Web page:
Feed the world?

We are fighting a losing battle, UN admits … Huge budget deficit means millions more face starvation

Published on the Guardian, by Julian Borger, February 26 2008.

The United Nations warned yesterday that it no longer has enough money to keep global malnutrition at bay this year in the face of a dramatic upward surge in world commodity prices, which have created a “new face of hunger”.

“We will have a problem in coming months,” said Josette Sheeran, the head of the UN’s World Food Programme (WFP). “We will have a significant gap if commodity prices remain this high, and we will need an extra half billion dollars just to meet existing assessed needs.”

With voluntary contributions from the world’s wealthy nations, the WFP feeds 73 million people in 78 countries, less than a 10th of the total number of the world’s undernourished. Its agreed budget for 2008 was $2.9bn (£1.5bn). But with annual food price increases around the world of up to 40% and dramatic hikes in fuel costs, that budget is no longer enough even to maintain current food deliveries …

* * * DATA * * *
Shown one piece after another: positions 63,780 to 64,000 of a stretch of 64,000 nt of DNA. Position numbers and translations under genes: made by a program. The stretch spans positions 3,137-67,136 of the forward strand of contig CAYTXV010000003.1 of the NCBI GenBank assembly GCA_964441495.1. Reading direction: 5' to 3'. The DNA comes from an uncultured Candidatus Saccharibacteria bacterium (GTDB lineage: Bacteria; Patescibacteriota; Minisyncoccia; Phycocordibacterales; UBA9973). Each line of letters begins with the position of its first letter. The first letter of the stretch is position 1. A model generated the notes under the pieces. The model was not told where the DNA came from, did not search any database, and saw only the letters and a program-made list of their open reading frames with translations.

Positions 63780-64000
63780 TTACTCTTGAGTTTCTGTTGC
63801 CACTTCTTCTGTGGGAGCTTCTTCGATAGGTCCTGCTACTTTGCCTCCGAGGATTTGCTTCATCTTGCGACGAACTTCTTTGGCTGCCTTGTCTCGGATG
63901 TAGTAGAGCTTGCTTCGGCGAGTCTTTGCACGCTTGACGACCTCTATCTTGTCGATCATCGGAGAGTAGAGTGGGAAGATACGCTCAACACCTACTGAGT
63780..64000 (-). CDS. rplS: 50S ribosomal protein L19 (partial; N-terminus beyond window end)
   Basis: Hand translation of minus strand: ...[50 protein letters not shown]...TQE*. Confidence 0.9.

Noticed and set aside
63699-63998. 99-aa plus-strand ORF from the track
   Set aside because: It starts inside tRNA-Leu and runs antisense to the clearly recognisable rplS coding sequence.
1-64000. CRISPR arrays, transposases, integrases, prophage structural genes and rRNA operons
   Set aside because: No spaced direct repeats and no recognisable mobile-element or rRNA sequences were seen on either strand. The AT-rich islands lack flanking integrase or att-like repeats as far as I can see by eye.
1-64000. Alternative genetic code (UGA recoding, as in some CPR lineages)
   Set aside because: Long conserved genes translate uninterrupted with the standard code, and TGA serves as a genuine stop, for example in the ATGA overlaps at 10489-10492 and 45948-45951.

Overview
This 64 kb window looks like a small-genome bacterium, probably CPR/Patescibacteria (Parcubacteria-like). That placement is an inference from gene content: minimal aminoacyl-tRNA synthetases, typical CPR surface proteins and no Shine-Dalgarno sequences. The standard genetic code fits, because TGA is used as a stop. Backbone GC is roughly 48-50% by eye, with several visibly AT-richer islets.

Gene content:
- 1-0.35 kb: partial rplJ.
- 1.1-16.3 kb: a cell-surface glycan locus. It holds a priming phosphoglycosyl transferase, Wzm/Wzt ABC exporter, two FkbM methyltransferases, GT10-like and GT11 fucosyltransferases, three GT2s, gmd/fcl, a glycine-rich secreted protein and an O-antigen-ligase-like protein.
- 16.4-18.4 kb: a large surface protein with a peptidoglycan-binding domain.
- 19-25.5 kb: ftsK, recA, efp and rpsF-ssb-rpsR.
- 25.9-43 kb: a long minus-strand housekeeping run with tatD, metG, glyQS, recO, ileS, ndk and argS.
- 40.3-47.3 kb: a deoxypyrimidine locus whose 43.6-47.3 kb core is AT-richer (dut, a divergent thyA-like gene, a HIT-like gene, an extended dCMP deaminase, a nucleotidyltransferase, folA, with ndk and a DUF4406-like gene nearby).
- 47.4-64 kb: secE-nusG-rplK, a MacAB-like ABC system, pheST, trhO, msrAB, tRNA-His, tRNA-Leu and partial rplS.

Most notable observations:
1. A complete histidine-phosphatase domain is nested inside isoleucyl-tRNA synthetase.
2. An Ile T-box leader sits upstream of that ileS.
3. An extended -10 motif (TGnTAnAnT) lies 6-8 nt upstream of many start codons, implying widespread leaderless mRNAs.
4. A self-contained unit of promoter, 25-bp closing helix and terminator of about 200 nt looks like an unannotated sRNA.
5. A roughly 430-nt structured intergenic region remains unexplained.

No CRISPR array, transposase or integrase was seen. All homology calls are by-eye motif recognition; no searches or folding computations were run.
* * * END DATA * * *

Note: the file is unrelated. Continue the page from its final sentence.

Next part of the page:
… The impact of climate change will amplify that already dangerous volatility. Record flooding in west Africa, a prolonged drought in Australia and unusually severe snowstorms in China have all had an impact on food production.

“The climate change factor is so far small but it is bound to get bigger,” Von Braun said. “That is the long-term worry and the markets are trying to internalise it.”

The WFP is holding an emergency meeting in Rome on Friday, at which its senior managers will meet board members to brief them on the scale of the problem. There will then be a case-by-case assessment of the seriousness of the situation in the affected countries, before the WFP formally asks for an increased budget at its executive board meeting in June.

But the donor countries are also facing higher fuel and transport costs. For the biggest US food aid programme, non-food costs now account for 65% of total programme expenditure. (full text).

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